At the end of this month, the office of the Bishop of Rome will be vacant. Pope Benedict XVI will abdicate his position as leader of the Catholic Church and as Vatican head-of-state on February 28. The last Pope that resigned by means other than death was Pope Gregory XII in 1415 C.E., and the last one to do so voluntarily was Pope Celestine V in 1294. This leaves many technical questions left hanging. Why did the pope resign? Where will he live? Will the election of a new pope go on as usual? Will he go back to being called Joseph? Will he still have the power of infallibility (that is, saying things that cannot be proven false)? Will his personalized ring, the Ring of the Fisherman, be destroyed as is customary when a pope leaves office—though normally it’s because he’s dead? Will he get to keep his wardrobe? Could he theoretically be re-elected pope? Some of these questions are buried deep in Catholic law, and my Latin isn’t all that it could be, but others have already been answered in English.
The Pope has announced that health conditions brought on by old age are the reason for his early retirement. Benedict, now age 85, was the oldest pope to be elected in nearly three hundred years and among the top five all-time oldest popes at the end of their papacy. The Pope has been in poor health for some time, at least since his last spring break in Mexico when he hit his head (you’ve got to wear the pope helmet, Benedict!). It has also been revealed that the pope has had a pacemaker for several years, replacing the batteries only a few months ago. In his official announcement of resignation, he said, “in order to govern the barque of Saint Peter and proclaim the Gospel, both strength of mind and body are necessary, strength which in the last few months has deteriorated in me to the extent that I have had to recognize my incapacity to adequately fulfill the ministry entrusted to me.” Since then, he has added, “I did this in full liberty for the good of the church.”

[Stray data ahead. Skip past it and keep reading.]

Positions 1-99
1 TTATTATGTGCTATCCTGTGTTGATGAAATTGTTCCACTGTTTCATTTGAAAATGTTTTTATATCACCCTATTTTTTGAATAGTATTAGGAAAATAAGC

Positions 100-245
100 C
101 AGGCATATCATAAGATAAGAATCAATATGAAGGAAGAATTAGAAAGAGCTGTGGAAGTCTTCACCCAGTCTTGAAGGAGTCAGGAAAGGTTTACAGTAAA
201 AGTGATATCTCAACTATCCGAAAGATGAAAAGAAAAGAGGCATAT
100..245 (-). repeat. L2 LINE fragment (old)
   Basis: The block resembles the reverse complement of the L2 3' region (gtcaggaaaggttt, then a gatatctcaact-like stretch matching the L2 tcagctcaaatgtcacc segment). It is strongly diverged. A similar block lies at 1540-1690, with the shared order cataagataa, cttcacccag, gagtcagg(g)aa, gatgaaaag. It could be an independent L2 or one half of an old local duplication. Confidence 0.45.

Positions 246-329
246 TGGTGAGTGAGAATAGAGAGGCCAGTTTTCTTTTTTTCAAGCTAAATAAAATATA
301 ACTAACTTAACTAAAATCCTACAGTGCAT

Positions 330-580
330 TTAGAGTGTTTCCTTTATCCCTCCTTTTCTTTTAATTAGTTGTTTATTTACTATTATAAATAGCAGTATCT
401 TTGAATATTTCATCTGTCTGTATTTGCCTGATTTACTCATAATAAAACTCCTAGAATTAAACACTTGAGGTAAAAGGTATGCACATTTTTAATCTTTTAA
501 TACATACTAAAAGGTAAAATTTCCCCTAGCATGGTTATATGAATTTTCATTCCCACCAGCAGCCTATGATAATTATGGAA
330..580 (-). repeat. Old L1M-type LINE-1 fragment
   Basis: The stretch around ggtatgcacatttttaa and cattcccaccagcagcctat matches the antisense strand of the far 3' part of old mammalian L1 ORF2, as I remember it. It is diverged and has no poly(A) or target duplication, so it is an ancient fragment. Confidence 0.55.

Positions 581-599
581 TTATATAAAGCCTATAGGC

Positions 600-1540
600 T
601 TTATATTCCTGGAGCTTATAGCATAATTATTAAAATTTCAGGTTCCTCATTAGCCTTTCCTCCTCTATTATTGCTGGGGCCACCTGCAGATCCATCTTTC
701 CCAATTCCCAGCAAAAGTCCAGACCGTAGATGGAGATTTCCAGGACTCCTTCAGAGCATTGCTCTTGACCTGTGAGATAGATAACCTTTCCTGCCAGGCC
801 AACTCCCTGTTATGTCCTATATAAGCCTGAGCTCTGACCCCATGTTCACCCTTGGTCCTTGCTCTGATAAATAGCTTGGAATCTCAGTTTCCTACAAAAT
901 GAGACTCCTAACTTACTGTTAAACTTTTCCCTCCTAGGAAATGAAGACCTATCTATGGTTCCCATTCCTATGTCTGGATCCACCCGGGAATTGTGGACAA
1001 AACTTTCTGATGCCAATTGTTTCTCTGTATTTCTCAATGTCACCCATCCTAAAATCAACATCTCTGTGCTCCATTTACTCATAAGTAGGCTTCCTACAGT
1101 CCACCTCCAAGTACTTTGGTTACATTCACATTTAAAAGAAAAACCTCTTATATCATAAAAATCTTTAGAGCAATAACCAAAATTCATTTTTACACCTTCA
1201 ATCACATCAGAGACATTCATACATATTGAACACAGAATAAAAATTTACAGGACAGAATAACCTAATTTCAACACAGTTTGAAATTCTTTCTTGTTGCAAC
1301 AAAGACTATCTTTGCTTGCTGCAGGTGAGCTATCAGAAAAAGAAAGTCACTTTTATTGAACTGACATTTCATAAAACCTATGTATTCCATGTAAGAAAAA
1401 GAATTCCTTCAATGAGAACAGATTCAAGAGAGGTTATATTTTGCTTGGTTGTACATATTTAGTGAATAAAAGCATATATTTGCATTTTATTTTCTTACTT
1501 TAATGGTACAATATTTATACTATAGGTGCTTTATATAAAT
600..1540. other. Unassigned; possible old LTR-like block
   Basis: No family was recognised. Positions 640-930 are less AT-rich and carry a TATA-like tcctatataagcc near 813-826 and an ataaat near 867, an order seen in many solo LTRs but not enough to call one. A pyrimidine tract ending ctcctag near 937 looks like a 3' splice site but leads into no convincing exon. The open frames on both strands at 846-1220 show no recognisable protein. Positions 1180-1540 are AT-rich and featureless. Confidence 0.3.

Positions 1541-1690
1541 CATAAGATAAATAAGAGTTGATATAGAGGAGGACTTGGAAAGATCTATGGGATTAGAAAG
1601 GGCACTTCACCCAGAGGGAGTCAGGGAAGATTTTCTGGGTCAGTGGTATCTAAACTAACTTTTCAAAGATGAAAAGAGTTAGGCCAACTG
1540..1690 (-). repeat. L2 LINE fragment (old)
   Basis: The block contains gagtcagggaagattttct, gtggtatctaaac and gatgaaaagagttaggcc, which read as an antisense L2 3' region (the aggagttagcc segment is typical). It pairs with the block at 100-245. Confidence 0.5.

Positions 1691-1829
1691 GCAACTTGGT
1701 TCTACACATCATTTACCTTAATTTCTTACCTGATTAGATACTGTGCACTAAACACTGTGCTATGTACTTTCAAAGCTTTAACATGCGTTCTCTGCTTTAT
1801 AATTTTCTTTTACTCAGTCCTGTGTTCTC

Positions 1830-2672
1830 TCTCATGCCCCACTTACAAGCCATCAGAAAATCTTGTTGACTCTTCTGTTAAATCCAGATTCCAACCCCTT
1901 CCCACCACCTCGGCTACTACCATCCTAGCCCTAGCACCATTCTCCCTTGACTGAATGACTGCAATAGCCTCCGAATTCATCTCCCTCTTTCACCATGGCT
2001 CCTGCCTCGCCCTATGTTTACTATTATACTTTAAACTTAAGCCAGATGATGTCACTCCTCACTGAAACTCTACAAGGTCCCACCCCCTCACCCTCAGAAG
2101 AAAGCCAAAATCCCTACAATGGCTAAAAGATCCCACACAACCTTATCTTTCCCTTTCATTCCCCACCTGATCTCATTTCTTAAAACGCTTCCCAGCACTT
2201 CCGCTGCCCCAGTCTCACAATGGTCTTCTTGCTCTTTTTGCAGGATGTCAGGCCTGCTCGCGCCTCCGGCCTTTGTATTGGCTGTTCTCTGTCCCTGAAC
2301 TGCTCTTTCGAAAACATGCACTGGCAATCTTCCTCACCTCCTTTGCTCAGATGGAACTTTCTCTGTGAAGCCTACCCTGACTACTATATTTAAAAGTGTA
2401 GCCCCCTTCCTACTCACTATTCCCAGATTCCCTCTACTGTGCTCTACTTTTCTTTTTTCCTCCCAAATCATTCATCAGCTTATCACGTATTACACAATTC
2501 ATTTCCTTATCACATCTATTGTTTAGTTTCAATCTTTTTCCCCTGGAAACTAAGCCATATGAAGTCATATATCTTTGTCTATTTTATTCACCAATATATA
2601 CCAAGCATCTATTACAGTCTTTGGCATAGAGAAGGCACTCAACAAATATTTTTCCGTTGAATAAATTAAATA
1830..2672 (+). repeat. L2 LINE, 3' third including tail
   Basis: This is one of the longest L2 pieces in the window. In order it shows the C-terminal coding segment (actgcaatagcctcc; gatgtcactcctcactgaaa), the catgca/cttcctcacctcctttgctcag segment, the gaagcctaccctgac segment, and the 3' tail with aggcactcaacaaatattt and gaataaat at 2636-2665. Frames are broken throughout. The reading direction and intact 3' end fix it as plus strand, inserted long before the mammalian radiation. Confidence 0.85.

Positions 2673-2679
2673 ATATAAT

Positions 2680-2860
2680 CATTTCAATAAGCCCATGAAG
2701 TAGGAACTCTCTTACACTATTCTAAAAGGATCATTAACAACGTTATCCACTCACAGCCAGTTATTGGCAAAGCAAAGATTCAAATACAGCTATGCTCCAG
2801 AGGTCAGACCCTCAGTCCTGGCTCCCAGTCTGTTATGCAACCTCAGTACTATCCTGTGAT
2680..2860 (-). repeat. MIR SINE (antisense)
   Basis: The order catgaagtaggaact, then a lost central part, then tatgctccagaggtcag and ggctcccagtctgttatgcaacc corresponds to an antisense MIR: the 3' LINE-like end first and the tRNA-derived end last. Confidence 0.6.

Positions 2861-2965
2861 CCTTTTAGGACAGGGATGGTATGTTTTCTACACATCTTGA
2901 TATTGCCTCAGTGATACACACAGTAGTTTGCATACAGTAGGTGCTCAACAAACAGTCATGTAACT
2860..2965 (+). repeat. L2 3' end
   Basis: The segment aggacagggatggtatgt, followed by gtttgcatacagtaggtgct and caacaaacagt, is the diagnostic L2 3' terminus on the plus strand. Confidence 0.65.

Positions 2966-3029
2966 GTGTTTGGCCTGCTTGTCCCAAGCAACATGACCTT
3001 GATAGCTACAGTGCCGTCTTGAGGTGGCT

Where will the Pope go after February 28? Most reports say he’ll stay in the Vatican for some time, and he has plenty of good reasons to do so. Initially after he steps down, he will spend the papal election season in Castel Gandolfo, a summer residence in the hills outside Rome. Then it’s back to the Vatican to live in a monastery, currently under renovation. There, Benedict XVI can stay out of the spotlight so as not to divert attention from the new pope. Indeed, many worry that the authority from the chair of St. Peter could be divided and a rivalry could ensue between papal factions. What if the new pope held views radically different from Benedict XVI, like in the handling of child sex abuse scandals? Would the former pope watch quietly?
When Pope Benedict XVI was still Cardinal Joseph Ratzinger, he headed the Congregation for the Doctrine of the Faith. Since May 2001, this has been the organization in charge of handling child abuse cases across the world and deciding the best course of action. The current Pope was accused of being personally responsible for moving around pedophiles and concealing crimes of child rape for the good of the church in his former occupation. These accusations gained further attention in 2010 when there was an effort to have him arrested when he traveled to the United Kingdom. When Benedict XVI is no longer the pope, he will not enjoy the level of security he has now, Popemobile included. This seems to have affected his choice to remain in the Vatican upon retirement. Inside Vatican City, he will receive protection and immunity from further investigations into his connections with child abuse scandals.
So, when walking the halls of the Vatican, enjoying his retirement in the presence of Michelangelo and Raphael, how are we to address his current Holiness? Will he respond to Benedict or will he be plain ol’ Joseph Ratzinger? Certainly he will not be called Papa, Papst, or Pope. The Catholic Bishops’ Conference of England and Wales claim he will go back to Cardinal Ratzinger, yet Vatican spokesman Federico Lombardi said it would be pretty weird for him to go back to being called cardinal.
Since nobody is really asking what will happen to his ring, his hats, and his papal slippers, it’s hard to get a straight answer. My guess is that Benedict won’t voluntarily relinquish his hat or slippers, and he’ll say he lost the ring (“I don’t know what happened to it!”).
Most importantly, will he keep his twitter account @pontifex, or will he create a new one? Will we see @stilldapope or @lostmykeys?
Image by Sergey Gabdurakhmanov from http://www.flickr.com/photos/gabdurakhmanov/4365482009/